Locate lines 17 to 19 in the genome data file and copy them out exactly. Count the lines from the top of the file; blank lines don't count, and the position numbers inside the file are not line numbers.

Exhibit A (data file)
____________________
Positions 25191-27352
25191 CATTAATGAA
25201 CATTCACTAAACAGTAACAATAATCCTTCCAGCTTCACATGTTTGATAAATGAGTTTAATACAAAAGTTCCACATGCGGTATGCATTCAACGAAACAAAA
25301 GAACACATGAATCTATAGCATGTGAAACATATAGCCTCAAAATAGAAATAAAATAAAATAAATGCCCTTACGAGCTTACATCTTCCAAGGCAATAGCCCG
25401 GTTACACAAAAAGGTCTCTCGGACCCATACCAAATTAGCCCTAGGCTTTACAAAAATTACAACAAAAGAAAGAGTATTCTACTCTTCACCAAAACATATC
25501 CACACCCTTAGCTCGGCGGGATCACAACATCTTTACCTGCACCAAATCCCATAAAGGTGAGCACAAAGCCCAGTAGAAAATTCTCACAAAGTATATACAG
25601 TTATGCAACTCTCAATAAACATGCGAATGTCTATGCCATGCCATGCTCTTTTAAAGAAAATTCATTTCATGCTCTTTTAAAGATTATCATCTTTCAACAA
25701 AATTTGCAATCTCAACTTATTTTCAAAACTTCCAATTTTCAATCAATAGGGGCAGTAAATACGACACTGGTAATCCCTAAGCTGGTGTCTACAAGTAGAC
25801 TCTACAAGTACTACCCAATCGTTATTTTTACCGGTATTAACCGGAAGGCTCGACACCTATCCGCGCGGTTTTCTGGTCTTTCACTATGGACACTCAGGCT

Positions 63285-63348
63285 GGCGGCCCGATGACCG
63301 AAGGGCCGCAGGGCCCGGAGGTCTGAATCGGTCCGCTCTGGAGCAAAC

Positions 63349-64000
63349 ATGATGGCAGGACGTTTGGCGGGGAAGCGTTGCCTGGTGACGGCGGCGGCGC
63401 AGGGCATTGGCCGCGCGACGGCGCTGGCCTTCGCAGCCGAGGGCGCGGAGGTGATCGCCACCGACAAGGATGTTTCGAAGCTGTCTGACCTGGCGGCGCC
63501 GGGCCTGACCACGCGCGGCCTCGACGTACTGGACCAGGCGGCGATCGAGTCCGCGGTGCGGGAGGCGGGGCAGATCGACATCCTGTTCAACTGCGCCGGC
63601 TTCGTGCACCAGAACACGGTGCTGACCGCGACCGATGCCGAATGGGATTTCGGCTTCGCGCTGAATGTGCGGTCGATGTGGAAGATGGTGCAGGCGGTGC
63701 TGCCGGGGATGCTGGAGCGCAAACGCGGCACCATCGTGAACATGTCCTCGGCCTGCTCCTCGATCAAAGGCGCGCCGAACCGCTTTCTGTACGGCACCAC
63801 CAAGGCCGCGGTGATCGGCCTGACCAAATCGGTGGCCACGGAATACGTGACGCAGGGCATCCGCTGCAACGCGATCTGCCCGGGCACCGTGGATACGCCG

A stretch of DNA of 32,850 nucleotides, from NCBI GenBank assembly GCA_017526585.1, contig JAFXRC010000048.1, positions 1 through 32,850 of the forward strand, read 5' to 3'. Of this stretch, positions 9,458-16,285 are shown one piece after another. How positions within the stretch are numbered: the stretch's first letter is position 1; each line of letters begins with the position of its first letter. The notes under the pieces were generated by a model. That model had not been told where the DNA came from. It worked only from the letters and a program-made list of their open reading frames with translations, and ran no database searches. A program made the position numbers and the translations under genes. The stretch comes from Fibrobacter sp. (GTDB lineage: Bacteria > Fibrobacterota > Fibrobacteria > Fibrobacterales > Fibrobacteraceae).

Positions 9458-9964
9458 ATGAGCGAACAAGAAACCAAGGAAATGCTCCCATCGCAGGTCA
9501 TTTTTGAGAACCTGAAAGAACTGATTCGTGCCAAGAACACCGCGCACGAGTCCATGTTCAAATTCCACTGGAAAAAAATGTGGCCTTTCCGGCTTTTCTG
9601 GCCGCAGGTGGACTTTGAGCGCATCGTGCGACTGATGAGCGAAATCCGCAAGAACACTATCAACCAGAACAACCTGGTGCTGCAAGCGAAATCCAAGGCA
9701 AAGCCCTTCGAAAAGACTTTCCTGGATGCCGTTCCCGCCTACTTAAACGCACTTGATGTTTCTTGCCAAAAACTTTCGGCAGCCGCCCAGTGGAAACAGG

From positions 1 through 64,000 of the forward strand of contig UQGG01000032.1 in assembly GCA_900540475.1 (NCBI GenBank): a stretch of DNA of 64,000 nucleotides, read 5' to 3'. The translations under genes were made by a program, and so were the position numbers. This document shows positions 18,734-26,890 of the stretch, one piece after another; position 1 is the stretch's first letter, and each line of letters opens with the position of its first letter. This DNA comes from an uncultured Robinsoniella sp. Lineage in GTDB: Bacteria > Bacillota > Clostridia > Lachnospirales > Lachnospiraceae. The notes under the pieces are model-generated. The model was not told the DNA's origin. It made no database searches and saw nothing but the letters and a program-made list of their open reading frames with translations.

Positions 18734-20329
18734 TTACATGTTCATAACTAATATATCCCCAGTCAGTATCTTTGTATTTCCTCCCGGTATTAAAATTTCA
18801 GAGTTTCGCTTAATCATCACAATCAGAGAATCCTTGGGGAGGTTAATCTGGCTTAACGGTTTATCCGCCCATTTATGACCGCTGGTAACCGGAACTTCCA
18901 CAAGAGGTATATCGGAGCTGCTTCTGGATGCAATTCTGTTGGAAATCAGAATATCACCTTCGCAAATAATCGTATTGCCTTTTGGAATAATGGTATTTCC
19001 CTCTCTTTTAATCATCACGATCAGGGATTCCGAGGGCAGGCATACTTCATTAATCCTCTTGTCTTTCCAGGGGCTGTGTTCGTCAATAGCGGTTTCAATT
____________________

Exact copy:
63601 TTCGTGCACCAGAACACGGTGCTGACCGCGACCGATGCCGAATGGGATTTCGGCTTCGCGCTGAATGTGCGGTCGATGTGGAAGATGGTGCAGGCGGTGC
63701 TGCCGGGGATGCTGGAGCGCAAACGCGGCACCATCGTGAACATGTCCTCGGCCTGCTCCTCGATCAAAGGCGCGCCGAACCGCTTTCTGTACGGCACCAC
63801 CAAGGCCGCGGTGATCGGCCTGACCAAATCGGTGGCCACGGAATACGTGACGCAGGGCATCCGCTGCAACGCGATCTGCCCGGGCACCGTGGATACGCCG